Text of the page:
Seventeenth Sunday after Pentecost
(Proper 20)

1 Timothy 2:1
I urge that petitions, prayers, requests, and thanksgivings be offered to God for all people.

In the arms of a loving Father

As a community we have had our fair share of tragic news. Several weeks ago I stood here in this sanctuary and spoke to you about looking through the window of God's Word into heaven and seeing those from our community gathered around the throne of the Lamb. We rejoiced in the victory that Christ has won over death and the place in heaven he has prepared for all those who trust in him. (See http://www.gerhardy.id.au/pent14_10.htm)

But we now as a community we find ourselves being challenged once again. The number of people from St Paulís community, as well as friends and relatives, who are enduring serious illness at this moment and having radical surgery and treatment, far exceeds anything we have experienced in the past. Over the last few weeks we have received message after message telling us that someone has fallen ill and requires serious treatment. Questions starting with "Why" or "What is causing this" are the focus of conversations. Statements are being made that reflect the fact that we never know what tomorrow will bring, that our bodies are temporary and weak and mortal and that any of us can face similar circumstances as those who are not here this morning because they are in a hospital bed or at home suffering the after effects of radical treatment.

This sermon doesnít give us the time to even begin to answer all the questions that are swirling around in our minds or deal with the helplessness we are feeling as we wonder whether we will be the next case to be diagnosed. In spite of the things that have happened we know that God has not abandoned us, or that he has stopped loving us, or that he has sent these things as punishment for a particular sin. Thatís not the way God operates. We can confidently say with the psalmist, "Whoever goes to the Lord for safety can say to him, ĎYou are my defender and protector. You are my God; in you I trustí. He will cover you with his wings; you will be safe in his care; his faithfulness will protect and defend you" (Psalm 91:2-4). We know we can trust God's love and care for us and for those who are suffering illness so the issue in front of us is not whether God loves us or not but rather the question is how we deal with this as a community and what we can do in the face of so much trouble.

Let me start with Paulís words, "Help carry one another's burdens, and in this way you will obey the law of Christ" namely, to love one another as Christ has loved us (Galatians 6:2). Paul is encouraging us to be bearers of one anotherís pain. We are to take up our neighbourís cross in the same way that Christ took up our cross for us and carried on his shoulders our guilt and pain. In helping one another to carry our burdens we make the load lighter; we make the burden more bearable; we encourage one another as we join together to share the load.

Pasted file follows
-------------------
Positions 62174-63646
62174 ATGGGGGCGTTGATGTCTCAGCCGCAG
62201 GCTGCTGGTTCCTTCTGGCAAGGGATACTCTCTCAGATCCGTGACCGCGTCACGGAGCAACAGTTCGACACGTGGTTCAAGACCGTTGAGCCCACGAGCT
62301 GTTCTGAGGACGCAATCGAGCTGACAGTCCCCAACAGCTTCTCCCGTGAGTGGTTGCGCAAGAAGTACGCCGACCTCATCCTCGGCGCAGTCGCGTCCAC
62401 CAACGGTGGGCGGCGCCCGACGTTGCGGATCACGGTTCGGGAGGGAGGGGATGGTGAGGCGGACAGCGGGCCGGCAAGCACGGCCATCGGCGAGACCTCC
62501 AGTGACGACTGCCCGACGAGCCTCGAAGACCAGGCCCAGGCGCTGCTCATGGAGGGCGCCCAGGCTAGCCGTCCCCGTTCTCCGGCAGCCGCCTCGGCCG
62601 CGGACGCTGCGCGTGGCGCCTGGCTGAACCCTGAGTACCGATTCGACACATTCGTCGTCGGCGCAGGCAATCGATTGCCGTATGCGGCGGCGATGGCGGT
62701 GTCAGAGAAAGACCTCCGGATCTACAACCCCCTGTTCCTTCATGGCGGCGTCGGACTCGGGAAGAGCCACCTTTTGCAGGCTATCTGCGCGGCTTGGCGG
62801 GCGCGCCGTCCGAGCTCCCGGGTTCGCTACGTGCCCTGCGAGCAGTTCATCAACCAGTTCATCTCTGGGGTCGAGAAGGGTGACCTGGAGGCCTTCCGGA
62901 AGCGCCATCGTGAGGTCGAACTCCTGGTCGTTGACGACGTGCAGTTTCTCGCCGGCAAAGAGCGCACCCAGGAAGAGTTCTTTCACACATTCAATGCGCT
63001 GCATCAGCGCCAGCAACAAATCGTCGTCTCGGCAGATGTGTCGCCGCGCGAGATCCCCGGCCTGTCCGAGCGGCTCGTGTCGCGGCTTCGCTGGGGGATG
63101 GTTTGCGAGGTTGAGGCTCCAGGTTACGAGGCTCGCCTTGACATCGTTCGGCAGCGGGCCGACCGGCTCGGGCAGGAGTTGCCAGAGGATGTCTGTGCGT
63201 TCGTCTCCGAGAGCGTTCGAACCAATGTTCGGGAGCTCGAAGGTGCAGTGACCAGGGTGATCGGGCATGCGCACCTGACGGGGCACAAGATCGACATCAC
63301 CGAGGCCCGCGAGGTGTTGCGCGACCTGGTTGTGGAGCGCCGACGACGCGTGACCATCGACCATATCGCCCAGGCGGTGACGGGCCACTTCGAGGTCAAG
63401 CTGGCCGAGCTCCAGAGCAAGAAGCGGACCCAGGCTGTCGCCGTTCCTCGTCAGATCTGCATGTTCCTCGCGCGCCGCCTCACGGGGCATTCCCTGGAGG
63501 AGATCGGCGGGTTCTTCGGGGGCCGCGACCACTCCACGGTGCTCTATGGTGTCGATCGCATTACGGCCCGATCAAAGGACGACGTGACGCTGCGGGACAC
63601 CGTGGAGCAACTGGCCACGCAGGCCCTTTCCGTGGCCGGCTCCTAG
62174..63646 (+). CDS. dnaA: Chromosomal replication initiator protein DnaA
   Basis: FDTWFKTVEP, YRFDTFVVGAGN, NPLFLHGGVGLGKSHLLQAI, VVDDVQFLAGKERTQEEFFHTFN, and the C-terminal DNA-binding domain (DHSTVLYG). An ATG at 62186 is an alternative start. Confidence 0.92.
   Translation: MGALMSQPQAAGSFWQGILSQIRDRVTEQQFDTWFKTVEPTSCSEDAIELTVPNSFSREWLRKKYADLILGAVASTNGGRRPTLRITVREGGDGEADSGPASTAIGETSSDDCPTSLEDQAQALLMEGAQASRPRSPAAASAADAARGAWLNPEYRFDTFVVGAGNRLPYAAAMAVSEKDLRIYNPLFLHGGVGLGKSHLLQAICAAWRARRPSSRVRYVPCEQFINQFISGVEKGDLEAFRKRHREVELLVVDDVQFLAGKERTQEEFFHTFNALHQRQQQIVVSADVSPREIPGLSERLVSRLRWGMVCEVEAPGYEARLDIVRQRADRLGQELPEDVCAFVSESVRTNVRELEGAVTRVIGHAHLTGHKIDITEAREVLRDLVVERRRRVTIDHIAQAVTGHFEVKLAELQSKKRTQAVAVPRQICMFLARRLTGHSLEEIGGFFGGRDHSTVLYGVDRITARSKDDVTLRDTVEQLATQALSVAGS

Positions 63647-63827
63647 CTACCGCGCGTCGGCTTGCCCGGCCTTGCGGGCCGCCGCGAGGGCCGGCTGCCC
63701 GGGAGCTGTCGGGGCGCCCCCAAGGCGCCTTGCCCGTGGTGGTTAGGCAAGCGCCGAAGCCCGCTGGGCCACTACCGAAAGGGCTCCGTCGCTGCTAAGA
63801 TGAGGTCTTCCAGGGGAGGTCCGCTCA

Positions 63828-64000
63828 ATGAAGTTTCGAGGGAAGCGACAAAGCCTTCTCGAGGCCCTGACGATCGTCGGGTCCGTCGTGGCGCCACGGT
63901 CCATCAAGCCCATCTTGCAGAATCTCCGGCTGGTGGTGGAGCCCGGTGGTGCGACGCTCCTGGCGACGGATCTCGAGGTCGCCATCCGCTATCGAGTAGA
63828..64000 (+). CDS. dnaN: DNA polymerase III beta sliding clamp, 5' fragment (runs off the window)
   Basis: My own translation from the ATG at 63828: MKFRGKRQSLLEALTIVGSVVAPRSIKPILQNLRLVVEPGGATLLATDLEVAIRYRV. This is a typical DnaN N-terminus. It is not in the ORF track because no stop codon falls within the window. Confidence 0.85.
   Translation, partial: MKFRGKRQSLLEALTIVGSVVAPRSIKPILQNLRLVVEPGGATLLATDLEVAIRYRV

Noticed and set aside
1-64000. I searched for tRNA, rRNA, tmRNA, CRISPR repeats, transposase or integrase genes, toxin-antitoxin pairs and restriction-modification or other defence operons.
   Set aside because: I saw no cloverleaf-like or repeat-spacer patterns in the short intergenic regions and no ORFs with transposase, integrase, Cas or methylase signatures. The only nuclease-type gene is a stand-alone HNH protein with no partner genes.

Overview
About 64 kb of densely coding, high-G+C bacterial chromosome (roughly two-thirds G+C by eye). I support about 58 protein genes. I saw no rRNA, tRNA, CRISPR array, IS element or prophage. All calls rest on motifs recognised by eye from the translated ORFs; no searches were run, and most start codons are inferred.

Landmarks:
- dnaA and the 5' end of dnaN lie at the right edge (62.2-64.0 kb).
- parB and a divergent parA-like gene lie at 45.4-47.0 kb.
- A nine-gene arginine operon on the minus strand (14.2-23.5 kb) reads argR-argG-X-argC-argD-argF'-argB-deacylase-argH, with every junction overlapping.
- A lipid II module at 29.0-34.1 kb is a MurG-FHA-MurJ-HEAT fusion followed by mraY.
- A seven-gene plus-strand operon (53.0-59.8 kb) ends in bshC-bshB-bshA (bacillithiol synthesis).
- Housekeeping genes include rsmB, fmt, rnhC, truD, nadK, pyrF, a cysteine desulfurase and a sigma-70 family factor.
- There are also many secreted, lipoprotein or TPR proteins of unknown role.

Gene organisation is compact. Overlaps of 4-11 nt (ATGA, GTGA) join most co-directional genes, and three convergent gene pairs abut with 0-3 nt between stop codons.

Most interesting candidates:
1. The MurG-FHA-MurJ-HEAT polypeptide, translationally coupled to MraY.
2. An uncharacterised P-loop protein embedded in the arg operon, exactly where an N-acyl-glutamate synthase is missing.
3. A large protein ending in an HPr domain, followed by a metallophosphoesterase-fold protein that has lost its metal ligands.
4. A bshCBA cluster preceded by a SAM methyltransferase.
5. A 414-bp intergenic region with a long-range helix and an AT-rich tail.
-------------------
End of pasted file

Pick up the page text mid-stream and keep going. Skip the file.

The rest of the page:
Recall the parable of the Good Samaritan. As the Samaritan travelled along he came across a man who lay dying on the side of the road. Did he think, "Iíve got enough problems of my own?" Did he say to himself, "Iíd like to do something but I donít have time and besides what can I do to help someone in such bad shape?"

We donít know what he thought but we do know that he went out of his way to help this man in pain. He did this at a cost to himself. It cost him time to apply medication, to load him on his donkey and take him to a place he could get further care. He was willing to pay whatever it cost to get this man back on his feet again. In short, the Samaritan took on his shoulders the cross of this poor manís suffering.

When we think of this whole business about carrying one another, the poem about the footprints in the sand comes to mind. As we walk through life there are two sets of footprints in the sand, one belonging to us and the other to the Lord. It is when we are in our deepest trouble that we see only one set of footprints in the sand and we may wonder why the Lord has left us in our deepest time of need. The poem ends like this, "The Lord replied, ĎMy son, my precious child. I love you and I would never leave you. During your times of trial and suffering when you see only one set of footprints it was then that I carried you.í Jesus does that for us. When our burdens, our pain, our suffering are too much he carries us, encourages us, strengthens us.

Jesus finishes the parable with "Go and do likewise". Just as the Good Samaritan made the problems of the dying man his own, we are challenged to make the burdens of others ours and help them to carry it when the load gets too heavy.

Or think about the picture that comes into your mind when you hear how Jesus put a little child in the middle of the disciples and squatted down and put his arm around him and said, "Whoever welcomes this little child in my name welcomes me" (Mark 9:36-37).

Notice the love of Jesus and the comforting and reassuring arm that he places around this little child who may well have been somewhat unsure looking up at all those strange bearded faces. Note how Jesus puts his arm around the little child, a child who is vulnerable, weak, insecure, and needing love and care. Jesusí words encourage us to accept and take care of those who are vulnerable, frightened, insecure and needing our love and care.

Grasp the significance of this for us. Everybody gets to be small like a child at some time Ė dependent, needy, insecure, and helpless Ė but the good news is this. Jesus is always there with his arm around us, and he is always there in the love that our brothers and sisters in Christ show us as they help us and make the load lighter to carry.